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Gate2Gate Trail Run 2016 - Race Report

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  • Wednesday, November 16 2016 @ 05:35 am EST
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What a wonderful day for the 1st annual Gate2Gate Trail Run back in October. I ran the 25k.

At dawn's first light, ready to go (I'm on the left wearing the Salomon S-Lab Sense Ultra Set Hydration Vest and Under Armour - The Flash compression shirt):


Photo Credit: Cathy Bester

The 50k and 25k runners started together with a real shotgun start (boom!):


Photo Credit: Cathy Bester

Storm Trooper and Darth Vader Art

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  • Wednesday, August 24 2016 @ 07:59 am EDT
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Dan Stoner and Family

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Birthday present from my wife... artwork by Cheryl Russell. Now hanging above my reading chair in the living room.



Review - Salomon S-Lab Sense Ultra Set Hydration Vest

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  • Tuesday, August 23 2016 @ 02:18 pm EDT
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For the past few years I have used Nathan handheld bottles for my hydration needs. These have worked well, and carried me through my first 50k quite successfully a few years back. This summer has been especially brutal in Florida... high heat and lots of humidity, day after day, week after week. I have begun to think about running another Ultramarathon and thus started looking for ways to carry a little more water on my runs while training in the heat. Looking ahead, I might have a chance to run in the mountains this fall so I also wanted to be able to carry a little more gear with me if desired. This led me to investigate hydration vests and packs.

I am generally a minimalist runner and want to have the least amount of gear (and weight) possible.

Many runners are happy with their hydration packs and bladder systems. After asking around, there is a bit of care that needs to be taken with them to keep them clean and keep them from "growing stuff" in the drinking tube, etc. Most modern bladders seem to be fairly easy to refill (think moving through aid stations quickly), but overall it seems that bottles / flasks would be a little easier to deal with.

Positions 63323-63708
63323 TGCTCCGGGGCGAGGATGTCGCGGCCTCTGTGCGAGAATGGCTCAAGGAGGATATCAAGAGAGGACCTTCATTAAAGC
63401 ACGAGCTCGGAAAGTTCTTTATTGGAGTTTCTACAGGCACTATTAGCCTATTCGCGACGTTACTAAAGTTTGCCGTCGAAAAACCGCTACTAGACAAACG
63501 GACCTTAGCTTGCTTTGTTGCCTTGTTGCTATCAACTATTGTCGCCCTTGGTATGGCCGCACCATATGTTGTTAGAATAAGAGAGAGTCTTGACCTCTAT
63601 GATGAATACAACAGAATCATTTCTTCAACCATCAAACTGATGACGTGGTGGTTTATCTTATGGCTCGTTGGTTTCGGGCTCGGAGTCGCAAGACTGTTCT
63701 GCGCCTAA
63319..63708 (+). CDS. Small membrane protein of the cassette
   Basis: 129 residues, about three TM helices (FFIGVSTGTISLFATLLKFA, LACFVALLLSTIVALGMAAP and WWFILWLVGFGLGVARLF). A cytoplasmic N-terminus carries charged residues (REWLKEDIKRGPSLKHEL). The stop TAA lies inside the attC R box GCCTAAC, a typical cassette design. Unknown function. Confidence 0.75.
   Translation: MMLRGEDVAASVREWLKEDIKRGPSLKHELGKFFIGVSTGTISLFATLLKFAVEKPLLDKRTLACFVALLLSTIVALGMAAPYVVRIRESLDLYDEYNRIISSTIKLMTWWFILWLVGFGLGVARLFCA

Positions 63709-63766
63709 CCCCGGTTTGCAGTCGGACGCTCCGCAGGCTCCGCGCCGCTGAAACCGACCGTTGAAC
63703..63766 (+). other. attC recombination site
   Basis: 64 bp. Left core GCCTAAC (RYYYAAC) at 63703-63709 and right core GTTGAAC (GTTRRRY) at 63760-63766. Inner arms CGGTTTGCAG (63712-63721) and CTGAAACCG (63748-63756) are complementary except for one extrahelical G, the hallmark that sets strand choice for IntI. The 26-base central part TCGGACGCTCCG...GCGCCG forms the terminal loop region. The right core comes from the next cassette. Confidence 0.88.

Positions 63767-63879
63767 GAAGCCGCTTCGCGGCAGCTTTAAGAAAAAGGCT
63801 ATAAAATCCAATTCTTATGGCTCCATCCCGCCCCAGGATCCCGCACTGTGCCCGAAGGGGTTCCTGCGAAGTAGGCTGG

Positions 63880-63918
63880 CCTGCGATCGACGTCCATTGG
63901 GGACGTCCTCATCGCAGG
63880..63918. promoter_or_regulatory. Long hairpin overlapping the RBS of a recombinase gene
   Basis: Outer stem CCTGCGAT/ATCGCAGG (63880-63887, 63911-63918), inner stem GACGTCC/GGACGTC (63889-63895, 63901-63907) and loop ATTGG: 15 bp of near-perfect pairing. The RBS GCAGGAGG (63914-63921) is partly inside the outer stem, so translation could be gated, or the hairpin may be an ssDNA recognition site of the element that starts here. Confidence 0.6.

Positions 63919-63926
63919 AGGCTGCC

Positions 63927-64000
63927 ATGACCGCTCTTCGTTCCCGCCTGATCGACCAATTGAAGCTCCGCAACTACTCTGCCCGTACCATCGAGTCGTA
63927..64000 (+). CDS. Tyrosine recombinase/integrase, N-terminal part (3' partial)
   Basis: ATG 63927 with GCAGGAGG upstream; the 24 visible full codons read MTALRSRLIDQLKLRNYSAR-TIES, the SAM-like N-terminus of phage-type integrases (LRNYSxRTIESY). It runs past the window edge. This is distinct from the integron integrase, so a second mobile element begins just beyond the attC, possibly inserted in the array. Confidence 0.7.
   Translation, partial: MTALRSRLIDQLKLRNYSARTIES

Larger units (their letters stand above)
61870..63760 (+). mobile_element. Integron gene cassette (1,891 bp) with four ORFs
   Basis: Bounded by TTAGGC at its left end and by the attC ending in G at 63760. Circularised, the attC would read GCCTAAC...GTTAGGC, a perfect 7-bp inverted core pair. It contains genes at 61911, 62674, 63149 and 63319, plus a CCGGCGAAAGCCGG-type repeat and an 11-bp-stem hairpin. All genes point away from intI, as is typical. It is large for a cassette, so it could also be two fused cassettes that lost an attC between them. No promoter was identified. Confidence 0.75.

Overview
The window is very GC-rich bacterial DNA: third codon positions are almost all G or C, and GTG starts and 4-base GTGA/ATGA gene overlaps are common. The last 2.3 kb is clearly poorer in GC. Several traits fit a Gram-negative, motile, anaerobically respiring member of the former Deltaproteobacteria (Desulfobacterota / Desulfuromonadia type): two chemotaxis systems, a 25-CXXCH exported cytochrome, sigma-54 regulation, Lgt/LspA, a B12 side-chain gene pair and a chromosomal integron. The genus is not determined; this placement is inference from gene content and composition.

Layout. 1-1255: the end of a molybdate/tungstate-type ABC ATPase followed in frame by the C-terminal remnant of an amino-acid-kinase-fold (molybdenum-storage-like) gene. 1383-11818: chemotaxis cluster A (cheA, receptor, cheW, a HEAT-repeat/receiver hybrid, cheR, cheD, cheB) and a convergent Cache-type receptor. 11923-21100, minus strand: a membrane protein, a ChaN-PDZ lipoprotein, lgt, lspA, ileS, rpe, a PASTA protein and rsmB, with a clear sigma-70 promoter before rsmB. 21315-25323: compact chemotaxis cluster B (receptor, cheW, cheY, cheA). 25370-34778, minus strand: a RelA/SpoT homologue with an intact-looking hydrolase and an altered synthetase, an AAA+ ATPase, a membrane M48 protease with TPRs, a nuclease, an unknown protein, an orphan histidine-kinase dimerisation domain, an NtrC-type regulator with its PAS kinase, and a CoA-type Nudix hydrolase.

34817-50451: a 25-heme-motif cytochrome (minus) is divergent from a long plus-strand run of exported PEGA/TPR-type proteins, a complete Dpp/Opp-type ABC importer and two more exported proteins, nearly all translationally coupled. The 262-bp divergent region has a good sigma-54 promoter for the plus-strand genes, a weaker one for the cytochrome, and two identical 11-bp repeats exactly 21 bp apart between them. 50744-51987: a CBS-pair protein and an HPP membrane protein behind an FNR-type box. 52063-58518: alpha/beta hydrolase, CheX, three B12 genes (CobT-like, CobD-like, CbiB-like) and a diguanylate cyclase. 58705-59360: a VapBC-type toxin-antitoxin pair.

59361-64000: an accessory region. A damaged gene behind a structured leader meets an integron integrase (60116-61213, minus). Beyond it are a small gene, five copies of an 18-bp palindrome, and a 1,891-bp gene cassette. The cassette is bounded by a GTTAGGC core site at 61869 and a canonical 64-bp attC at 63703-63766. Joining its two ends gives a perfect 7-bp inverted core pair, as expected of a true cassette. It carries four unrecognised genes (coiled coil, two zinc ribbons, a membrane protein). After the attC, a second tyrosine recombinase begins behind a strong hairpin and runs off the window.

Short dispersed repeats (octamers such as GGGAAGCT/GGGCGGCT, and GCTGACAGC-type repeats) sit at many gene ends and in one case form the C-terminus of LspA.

I did try on a few small bladder hydration packs at the local stores and they just didn't feel great to me.

Based on a number of favorable reviews and the fact that the vest was reported to be wearable shirtless, I purchased the Salomon S-Lab Sense Ultra Set Hydration Vest which comes with two soft flask bottles.


Image credit: salomon.com


Image credit: salomon.com

My first run with the vest was very short but I did test the pack running shirtless and felt confident enough to try shirtless on a longer run.

My second run with vest was on one of those hot humid Florida days where absolutely every single square millimeter on one's person becomes drenched with sweat from head-to-toe. I wore the vest shirtless for 13 miles. It was "fine" running shirtless but I did notice the roughness of the fabric a bit and was definitely more susceptible to hot spots when I wore the pack shirtless. However, it is nice having the shirtless option since this increases airflow across the midriff, chest, and lower back. After 13 miles I put on a compression shirt underneath and just felt "aaaahhhhhh" as the pack completely disappeared on my body. I stuck with the compression shirt underneath for the remainder of that run (21 miles total).

My third run was during an all-morning rain and I ran the entire way (20 miles) with an Under Armour - Alter Ego compression shirt underneath as seen here: